Here’s an excerpt from the Allemande from this morning’s practice session.

To smile, or not to smile?

happy face

Many years ago, I attended a summer chamber music school whose faculty were top international artists. During one of the daily masterclasses, a young piano trio performed the Brahms C major op. 87. The piece has its difficulties, and every time the players got through one of the tricky spots, they would look up from their scores and grin broadly at each other.

After they’d finished, a couple of the faculty yelled at them. They said it was not appropriate to pull those wild grinning faces, that it was unprofessional, that it detracted from the music.

Everyone knows that you shouldn’t pull a face or shake your head when you make a mistake in performance. My first teacher once advised me “Don’t, for goodness’ sake, let the audience know you’ve made a mistake, because most of them won’t know the piece. If you pull a face, they’ll know instantly that you did something wrong and it will lessen their enjoyment.” Wise words — and in a thought-provoking post at The Bulletproof Musician, Dr. Noa Kageyama backs up the need to keep a “poker face” with psychology research into audience reactions to a performer’s demeanour.

But what about the happy faces?

Another one of my teachers told me that smiling during performance was a “provincial habit.” I was so eager to please him that I never asked what he meant. So I was interested to watch this video from TheStrad.com of a masterclass with the cellist Leonard Elschenbroich, where he instructs a group of students performing Beethoven’s trio op. 1 no. 3 “If you’re kind of stone-faced all the time, it’s very difficult to really have the…it just informs the rest of your body… The body believes what the face is doing. You have to convince yourself that this is real, that… the teacher said that it has to be bright, but there is brightness here.” Later, when the students start to play more energetically, Elschenbroich comments “I can hear it when you smile!”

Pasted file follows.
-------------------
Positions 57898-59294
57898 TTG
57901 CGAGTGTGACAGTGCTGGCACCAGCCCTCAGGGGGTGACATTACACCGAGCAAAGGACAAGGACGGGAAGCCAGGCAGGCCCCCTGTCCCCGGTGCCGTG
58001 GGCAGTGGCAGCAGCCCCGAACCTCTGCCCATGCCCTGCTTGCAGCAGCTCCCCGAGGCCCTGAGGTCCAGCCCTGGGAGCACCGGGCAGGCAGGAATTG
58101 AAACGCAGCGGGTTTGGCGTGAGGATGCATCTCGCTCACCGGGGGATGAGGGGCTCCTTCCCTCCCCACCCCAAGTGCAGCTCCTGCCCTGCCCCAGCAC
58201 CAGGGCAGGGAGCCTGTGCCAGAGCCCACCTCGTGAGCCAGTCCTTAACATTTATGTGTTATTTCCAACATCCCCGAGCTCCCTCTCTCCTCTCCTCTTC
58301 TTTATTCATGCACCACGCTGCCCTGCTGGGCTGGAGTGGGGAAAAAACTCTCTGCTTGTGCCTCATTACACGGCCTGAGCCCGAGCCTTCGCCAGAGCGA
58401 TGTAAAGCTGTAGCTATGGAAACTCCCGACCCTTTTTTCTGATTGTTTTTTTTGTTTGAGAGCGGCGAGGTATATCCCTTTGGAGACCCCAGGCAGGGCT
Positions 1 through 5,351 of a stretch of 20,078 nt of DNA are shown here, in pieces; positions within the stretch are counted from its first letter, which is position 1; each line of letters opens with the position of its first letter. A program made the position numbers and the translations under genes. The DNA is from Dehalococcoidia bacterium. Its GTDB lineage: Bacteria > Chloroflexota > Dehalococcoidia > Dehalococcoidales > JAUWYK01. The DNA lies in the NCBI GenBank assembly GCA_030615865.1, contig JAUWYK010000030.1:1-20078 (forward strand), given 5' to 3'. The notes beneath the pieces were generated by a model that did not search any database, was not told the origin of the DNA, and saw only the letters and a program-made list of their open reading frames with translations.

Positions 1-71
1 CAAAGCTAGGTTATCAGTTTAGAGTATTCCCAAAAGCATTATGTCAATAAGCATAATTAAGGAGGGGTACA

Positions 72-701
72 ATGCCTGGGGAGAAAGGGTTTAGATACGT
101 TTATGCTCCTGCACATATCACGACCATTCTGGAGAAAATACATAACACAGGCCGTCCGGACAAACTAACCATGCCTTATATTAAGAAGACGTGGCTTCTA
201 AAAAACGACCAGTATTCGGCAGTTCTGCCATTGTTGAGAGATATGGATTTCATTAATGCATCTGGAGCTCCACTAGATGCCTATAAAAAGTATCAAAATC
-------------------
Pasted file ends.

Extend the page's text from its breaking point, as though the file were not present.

The photographer for the Red Lodge Music Festival, where I play and teach every summer, took this snapshot of me during a performance of the Prokofiev sonata.

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I didn’t actually realize that I was smiling as I played. All I remember is how happy I was to make great music with a great colleague, in front of a nice audience, and getting paid for it. (What a privilege it is to be a musician—to be allowed to be a musician!) I honestly don’t even think about my face that much when I play, other than making a conscious effort to keep it relaxed, since facial tension can cause tension in other parts of the body, inhibiting efficient technique.

And yet, I know myself to be one of those people who is incapable of disguising their feelings, and the photo did give me cause to wonder whether I was becoming the kind of face-pulling clown my mentors would have scorned. So Elschenbroich’s comments made me feel better.

Maybe the “mistake face” is the one that we should definitely avoid, but the “happy face” isn’t necessarily bad?

“Canon-Splaining”: Harvard’s Curriculum Change and the Formerly Sacred Cows of Academic Music

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Harvard University’s music department recently caused some controversy in academic music circles with a plan to change their undergraduate curriculum in a way that eliminated certain core theory requirements and included some previously neglected topics such as world musics and pop.

Now, I love the canon as much as anyone, but I actually think this is kind of a cool idea. Harvard is by its very nature an elite institution that attracts lots of the sort of students who’ve had 10+ years of pre-college private music education, so to expand their offerings to students without that background is surely not driven by a need to recruit. Even though I teach at a university at the opposite end of the privilege spectrum, I can imagine that Harvard’s ideas might enrich any music curriculum.